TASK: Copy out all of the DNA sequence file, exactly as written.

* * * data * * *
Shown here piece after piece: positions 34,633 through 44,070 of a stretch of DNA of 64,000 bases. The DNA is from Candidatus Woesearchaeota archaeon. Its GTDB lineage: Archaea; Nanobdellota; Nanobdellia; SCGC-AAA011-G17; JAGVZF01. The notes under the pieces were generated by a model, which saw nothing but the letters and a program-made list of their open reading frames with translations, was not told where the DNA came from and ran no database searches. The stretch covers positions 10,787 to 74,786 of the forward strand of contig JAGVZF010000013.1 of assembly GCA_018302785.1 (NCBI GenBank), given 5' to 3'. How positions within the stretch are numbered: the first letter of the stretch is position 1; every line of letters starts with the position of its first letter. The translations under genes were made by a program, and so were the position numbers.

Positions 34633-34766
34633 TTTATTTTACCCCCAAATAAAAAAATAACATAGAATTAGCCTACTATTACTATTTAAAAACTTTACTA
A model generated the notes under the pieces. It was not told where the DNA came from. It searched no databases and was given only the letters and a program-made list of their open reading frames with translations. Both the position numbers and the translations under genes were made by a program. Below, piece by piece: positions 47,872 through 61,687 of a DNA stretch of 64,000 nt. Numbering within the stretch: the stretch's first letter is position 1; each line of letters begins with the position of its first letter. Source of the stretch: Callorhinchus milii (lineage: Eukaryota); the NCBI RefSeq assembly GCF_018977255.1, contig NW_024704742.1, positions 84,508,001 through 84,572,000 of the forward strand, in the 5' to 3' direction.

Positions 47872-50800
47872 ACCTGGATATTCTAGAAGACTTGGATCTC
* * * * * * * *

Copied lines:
Shown here piece after piece: positions 34,633 through 44,070 of a stretch of DNA of 64,000 bases. The DNA is from Candidatus Woesearchaeota archaeon. Its GTDB lineage: Archaea; Nanobdellota; Nanobdellia; SCGC-AAA011-G17; JAGVZF01. The notes under the pieces were generated by a model, which saw nothing but the letters and a program-made list of their open reading frames with translations, was not told where the DNA came from and ran no database searches. The stretch covers positions 10,787 to 74,786 of the forward strand of contig JAGVZF010000013.1 of assembly GCA_018302785.1 (NCBI GenBank), given 5' to 3'. How positions within the stretch are numbered: the first letter of the stretch is position 1; every line of letters starts with the position of its first letter. The translations under genes were made by a program, and so were the position numbers.

Positions 34633-34766
34633 TTTATTTTACCCCCAAATAAAAAAATAACATAGAATTAGCCTACTATTACTATTTAAAAACTTTACTA
A model generated the notes under the pieces. It was not told where the DNA came from. It searched no databases and was given only the letters and a program-made list of their open reading frames with translations. Both the position numbers and the translations under genes were made by a program. Below, piece by piece: positions 47,872 through 61,687 of a DNA stretch of 64,000 nt. Numbering within the stretch: the stretch's first letter is position 1; each line of letters begins with the position of its first letter. Source of the stretch: Callorhinchus milii (lineage: Eukaryota); the NCBI RefSeq assembly GCF_018977255.1, contig NW_024704742.1, positions 84,508,001 through 84,572,000 of the forward strand, in the 5' to 3' direction.

Positions 47872-50800
47872 ACCTGGATATTCTAGAAGACTTGGATCTC